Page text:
And the Yeos at Tullow took

Father Murphy

And burned his body upon the


The uprisings against the English in Wexford and elsewhere in 1798 differed from the rebellion of 1641. Both the American Revolution and the French Revolution had established ideas of liberty and equality and, in the case of the former, freedom from English rule, which had a powerful impact on sections of Irish opinion. A number of Protestant intellectuals were prepared to lead a rebellion, and because that rebellion included the Catholic landless class, the Catholic literate class (including a small number of priests), and Protestant idealists, its very failure made it an inspiration for Irish nationalists. No one had to witness, as in France, a struggle for power among the factions. They merely witnessed bravery and then defeat. Thus the rebellion of 1798 could become a shining moment when old identities were shed and Ireland seemed briefly to struggle free of its destiny. And the cruelty of the English in putting down the rebellion could be recounted in each household over the next two hundred years.

In the ballads and the history books and the stories, however, two uncomfortable aspects of the rebellion were left out. One can be summed up in the name Scullabogue. In the Wexford of my childhood it was an unmentionable word. In June 1798, as Marcus Tanner writes,

a group of at least 100 prisoners, overwhelmingly Protestant, and including women and children, were forced [by rebels] into a barn at Scullabogue, six miles east of New Ross, and burned alive.

The rebellion had become sectarian. “The leaders might preach the secular nationalism of the French Revolution,” Tanner writes, but

the ordinary pikemen were motivated by an age-old hatred of Protestants of all classes. In Wicklow and Wexford it was noted that while the rebels attacked property indiscriminately, they burned only the houses of the Protestants.

And Vinegar Hill, in the weeks when it was held by the rebels, was used as a place where Protestants could be taken to be tortured and killed. Our glorious past was more complicated than we ever imagined; our ballads were lies.

While the rebellion actually took place in 1798, its power and resonance really came into being one hundred years later, during the elaborate centenary celebrations, in which W.B. Yeats took part with such uneasy relish. Most of the famous ballads were written not in the immediate aftermath of the rebellion but in preparation for the centenary celebrations. The rebellion lasted such a short time and achieved so little that its legacy could be claimed by almost anyone. In 1998, when Ireland wanted to emphasize its nonsectarian future and its European connections, the commemorations would focus on the idea of Protestants and Catholics joined together to further European ideas of liberty and democracy. In 1898, on the other hand, the commemorations emphasized the rebellion as a separatist, nationalist, Catholic event, led by priests, which might inspire us to further rebellion:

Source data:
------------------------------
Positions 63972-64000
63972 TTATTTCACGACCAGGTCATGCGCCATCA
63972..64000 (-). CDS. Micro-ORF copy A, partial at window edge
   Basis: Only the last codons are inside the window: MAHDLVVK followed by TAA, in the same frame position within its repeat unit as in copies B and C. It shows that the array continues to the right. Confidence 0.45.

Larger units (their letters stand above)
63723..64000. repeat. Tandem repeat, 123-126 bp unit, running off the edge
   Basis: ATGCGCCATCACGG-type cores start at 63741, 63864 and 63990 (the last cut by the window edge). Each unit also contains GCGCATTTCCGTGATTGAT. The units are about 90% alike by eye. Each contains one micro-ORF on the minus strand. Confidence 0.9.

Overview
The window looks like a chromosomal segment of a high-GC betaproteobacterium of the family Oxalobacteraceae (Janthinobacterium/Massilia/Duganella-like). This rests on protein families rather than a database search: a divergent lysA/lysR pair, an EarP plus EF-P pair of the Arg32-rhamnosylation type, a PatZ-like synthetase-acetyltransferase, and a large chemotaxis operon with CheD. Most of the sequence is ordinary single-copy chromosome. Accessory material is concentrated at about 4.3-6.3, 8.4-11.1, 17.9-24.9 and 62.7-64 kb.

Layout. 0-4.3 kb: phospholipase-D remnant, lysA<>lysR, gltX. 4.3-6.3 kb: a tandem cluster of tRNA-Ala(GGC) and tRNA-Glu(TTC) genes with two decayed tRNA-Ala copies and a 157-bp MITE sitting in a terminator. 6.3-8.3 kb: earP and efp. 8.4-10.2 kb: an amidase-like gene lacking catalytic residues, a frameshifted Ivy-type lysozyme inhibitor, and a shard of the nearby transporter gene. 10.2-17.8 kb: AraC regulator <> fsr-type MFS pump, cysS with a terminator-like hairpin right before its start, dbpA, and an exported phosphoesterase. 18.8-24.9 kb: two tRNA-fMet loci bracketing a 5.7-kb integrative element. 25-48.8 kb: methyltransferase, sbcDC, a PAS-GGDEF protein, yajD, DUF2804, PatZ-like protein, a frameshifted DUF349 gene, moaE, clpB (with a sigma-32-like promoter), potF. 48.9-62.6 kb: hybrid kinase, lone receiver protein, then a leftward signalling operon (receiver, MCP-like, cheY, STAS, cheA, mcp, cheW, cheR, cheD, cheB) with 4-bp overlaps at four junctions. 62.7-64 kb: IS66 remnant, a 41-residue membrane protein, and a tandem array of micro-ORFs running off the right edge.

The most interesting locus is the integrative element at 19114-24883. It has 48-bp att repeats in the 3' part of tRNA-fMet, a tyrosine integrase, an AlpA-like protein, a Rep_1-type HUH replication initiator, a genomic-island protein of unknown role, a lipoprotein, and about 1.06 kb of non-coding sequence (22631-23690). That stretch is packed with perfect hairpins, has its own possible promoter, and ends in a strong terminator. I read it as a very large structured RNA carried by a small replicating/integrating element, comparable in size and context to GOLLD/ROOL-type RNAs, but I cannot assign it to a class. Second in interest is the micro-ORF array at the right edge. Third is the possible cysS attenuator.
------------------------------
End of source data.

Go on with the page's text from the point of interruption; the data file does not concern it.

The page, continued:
God grant you glory, brave Father


And open heaven to all your men;

For the cause that called you may

call tomorrow

In another fight for the green


In 1987, in Wexford: History and Society, an essay by Kevin Whelan appeared which made nonsense of the idea of the 1798 Rising as an event supported by most of the local Catholic priests. It made clear that of the eighty-five priests in Wexford in 1798, one was mad, ten were rebels, and seventy-four remained quiet or loyal to the British government, many of these preaching vehemently against rebellion. The local Catholic bishop described the rebel priests, the heroes of the ballads, as “renegade, abandoned, reprobate priests who perverted their ministry by joining the Rebellion.” His words did not suit the version of history invented in 1898 and put forward in nationalist Wexford thereafter.

The descent of the rebellion into sectarian murder and the role of the mainstream Catholic clergy in 1798 are worth emphasizing not simply because historical truth, such as it is, may be important, but because both these aspects of the rebellion had echoes and repercussions in the years that followed and, indeed, in recent years in Ireland. The 1798 rebellion, for example, had much in common with the civil rights movement in Northern Ireland in the late 1960s. On both occasions disparate forces joined under one banner which was raised in the name of liberty and civil rights, taking both their ideology and their bearings from events in the United States, the events of 1798 from the American Revolution and the civil rights movement in Northern Ireland from its counterpart in the US. Both movements began with political idealism which soon descended into sectarian hatred and sectarian murder, involving a large British military presence and much condemnation from the Catholic clergy.